Five in a Flash – September 6, 2017

Alvin Baez / Reuters

In today’s news: Hurricane Irma, Syrian civil war, Sheriff Clarke, sign stealing, Ezekiel Elliott, and the Zika virus.


Puerto Rico and tiny islands in Hurricane Irma’s path fear for the worst (Washington Post) – “Irma is predicted to become the strongest hurricane on record to hit the Leeward Islands, a band of territories and commonwealths stretching southeast from Puerto Rico. At 5 a.m. Wednesday, as the National Hurricane Center declared it ‘potentially catastrophic,’ the tropical cyclone was barreling toward the Leewards’ northernmost islands. Irma’s eye passed over Barbuda around 1:47 a.m. Wednesday, the National Weather Service said.”

Syrian government forces used chemical weapons more than two dozen times (Reuters) – “Syrian forces have used chemical weapons more than two dozen times during the country’s civil war, including in April’s deadly attack on Khan Sheikhoun, U.N. war crimes investigators said on Wednesday. A government warplane dropped sarin on the town in Idlib province, killing more than 80 civilians, the U.N. Commission of Inquiry on Syria said, in the most conclusive findings to date from investigations into chemical weapons attacks during the conflict.”

Sheriff Clarke was in talks for a Trump White House job – then John Kelly killed it (The Daily Beast) – “. . . Clarke had been in consideration for a White House post over the past seven weeks. But on Tuesday, the controversial former Milwaukee County lawman signed on with an outside group instead. He will serve as a spokesman and ‘senior adviser’ for the pro-Trump super PAC America First Action. Four sources working in and close to the Trump White House said his failure to land a gig in the West Wing or at the Department of Homeland Security, where Clarke unsuccessfully sought a job earlier this year, was in large part the result of opposition from White House chief of staff John Kelly.”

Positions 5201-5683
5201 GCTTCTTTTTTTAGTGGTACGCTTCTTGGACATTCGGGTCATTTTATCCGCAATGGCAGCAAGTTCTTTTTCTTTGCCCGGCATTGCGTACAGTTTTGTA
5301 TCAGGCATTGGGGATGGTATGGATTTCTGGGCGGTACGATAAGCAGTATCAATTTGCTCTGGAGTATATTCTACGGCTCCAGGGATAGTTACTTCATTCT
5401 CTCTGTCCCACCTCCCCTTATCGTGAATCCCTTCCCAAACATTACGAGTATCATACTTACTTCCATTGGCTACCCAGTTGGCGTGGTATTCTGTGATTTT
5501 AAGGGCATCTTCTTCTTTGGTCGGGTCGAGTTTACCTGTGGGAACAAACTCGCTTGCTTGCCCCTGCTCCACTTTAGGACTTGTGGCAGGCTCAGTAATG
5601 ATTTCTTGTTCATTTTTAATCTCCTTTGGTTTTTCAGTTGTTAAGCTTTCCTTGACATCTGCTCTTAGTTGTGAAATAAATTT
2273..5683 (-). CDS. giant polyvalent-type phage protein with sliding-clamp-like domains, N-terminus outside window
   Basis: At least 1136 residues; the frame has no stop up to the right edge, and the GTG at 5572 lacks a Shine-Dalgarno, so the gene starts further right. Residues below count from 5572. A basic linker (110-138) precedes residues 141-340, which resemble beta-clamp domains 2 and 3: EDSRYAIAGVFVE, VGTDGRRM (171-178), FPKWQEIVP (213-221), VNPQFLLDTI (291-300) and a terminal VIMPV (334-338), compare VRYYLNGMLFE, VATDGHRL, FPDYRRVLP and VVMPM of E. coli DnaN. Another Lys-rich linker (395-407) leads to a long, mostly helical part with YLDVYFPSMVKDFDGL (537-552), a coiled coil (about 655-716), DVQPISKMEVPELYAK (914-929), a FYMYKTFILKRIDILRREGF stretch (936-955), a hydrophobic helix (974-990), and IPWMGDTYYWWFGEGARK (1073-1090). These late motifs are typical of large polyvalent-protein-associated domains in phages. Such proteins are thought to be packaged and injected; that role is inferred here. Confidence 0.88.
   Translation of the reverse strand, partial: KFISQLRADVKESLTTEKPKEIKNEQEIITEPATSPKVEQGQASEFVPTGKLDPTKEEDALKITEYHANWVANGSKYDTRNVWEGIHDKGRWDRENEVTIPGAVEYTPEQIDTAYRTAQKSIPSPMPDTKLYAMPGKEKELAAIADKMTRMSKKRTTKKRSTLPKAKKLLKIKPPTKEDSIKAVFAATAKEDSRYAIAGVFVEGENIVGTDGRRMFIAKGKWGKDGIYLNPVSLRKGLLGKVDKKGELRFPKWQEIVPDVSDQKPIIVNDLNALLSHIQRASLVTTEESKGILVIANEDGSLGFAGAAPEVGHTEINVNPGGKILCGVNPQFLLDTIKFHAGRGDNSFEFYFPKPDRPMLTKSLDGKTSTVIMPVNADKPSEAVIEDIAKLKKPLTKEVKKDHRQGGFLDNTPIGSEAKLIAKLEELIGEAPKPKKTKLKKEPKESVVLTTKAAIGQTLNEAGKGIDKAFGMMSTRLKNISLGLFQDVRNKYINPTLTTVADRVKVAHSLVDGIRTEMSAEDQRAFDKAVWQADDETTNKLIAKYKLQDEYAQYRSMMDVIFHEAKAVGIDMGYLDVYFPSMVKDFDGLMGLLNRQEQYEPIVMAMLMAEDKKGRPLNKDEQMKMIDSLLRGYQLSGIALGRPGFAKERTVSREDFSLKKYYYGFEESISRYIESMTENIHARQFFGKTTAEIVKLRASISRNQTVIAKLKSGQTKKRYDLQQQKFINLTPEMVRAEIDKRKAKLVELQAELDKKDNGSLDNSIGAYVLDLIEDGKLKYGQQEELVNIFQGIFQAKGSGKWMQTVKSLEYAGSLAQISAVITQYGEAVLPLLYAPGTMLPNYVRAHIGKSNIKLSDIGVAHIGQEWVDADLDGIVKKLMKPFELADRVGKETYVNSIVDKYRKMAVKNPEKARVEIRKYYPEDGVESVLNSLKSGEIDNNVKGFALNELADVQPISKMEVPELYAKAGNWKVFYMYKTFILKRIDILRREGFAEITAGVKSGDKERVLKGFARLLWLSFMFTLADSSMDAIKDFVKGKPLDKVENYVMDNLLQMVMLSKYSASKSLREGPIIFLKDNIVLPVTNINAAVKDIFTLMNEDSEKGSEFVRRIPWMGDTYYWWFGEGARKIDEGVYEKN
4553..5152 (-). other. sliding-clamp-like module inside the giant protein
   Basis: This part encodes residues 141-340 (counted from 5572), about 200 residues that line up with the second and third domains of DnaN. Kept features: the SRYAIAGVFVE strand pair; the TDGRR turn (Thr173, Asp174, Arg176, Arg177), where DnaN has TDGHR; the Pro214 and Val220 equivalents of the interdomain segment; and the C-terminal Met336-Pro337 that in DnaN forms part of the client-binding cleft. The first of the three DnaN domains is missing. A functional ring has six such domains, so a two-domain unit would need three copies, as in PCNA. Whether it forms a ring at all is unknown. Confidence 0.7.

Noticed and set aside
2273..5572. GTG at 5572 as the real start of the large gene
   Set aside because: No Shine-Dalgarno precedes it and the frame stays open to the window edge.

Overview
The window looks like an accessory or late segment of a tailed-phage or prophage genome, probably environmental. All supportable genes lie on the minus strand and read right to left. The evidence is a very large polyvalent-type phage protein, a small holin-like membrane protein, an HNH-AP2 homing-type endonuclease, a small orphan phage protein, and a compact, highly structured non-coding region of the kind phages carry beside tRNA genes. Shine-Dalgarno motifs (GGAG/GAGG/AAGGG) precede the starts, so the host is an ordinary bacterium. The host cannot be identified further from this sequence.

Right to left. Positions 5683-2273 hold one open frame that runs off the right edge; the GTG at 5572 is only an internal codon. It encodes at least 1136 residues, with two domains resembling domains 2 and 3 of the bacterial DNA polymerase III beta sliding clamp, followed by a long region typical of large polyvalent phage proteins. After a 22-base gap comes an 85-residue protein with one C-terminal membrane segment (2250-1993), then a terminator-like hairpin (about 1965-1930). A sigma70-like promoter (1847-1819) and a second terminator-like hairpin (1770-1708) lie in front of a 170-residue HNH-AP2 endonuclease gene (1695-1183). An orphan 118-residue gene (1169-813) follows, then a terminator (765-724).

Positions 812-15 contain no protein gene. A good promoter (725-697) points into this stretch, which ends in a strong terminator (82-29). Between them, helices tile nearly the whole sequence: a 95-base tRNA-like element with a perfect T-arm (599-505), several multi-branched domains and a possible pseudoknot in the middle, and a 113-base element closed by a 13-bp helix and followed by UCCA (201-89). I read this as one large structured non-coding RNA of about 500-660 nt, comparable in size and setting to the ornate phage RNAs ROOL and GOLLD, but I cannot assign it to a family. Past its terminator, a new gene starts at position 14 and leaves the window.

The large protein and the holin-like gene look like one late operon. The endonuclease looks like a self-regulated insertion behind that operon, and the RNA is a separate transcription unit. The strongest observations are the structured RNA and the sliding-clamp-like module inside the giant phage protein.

Red Sox used Apple Watches to help steal signs against Yankees (NY Times) – “The Yankees, who had long been suspicious of the Red Sox’ stealing catchers’ signs in Fenway Park, contended the video [of a recent Red Sox-Yankees game] showed a member of the Red Sox training staff looking at his Apple Watch in the dugout. The trainer then relayed a message to other players in the dugout, who, in turn, would signal teammates on the field about the type of pitch that was about to be thrown, according to the people familiar with the case.”

Ezekiel Elliott’s 6-game ban upheld, will play vs. Giants ( – “An arbitrator upheld Ezekiel Elliott’s entire six-game NFL suspension after denying his appeal on Tuesday, NFL Network Insider Ian Rapoport reported. Although the suspension was upheld, the NFL is allowing the Dallas Cowboys running back to play Sunday against the New York Giants due to the timing of the decision, NFL Network’s Tom Pelissero reported. Arbitrator Harold Henderson’s decision comes after last week’s three-day appeal hearing that included sworn testimony from Elliott regarding domestic violence accusations made against him last year. The NFL suspended Elliott last month for violating the league’s personal conduct policy.”


Zika virus used to treat aggressive brain cancer (BBC) – “Until now, Zika has been seen only as a global health threat – not a remedy. But latest research shows the virus can selectively infect and kill hard-to-treat cancerous cells in adult brains. Zika injections shrank aggressive tumours in fully grown mice, yet left other brain cells unscathed. Human trials are still a way off, but experts believe Zika virus could potentially be injected into the brain at the same time as surgery to remove life-threatening tumours, the Journal of Experimental Medicine reports.”


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Connor Mighell is a third-year law student at the University of Alabama School of Law with an undergraduate degree in Political Philosophy from Baylor University. He is a contributor at Merion West and the curator of "Five in a Flash," a weekday newsletter. His work has been featured at The Federalist, SB Nation, The San Francisco Chronicle, The Hill, The Dallas Morning News, and The New Americana.

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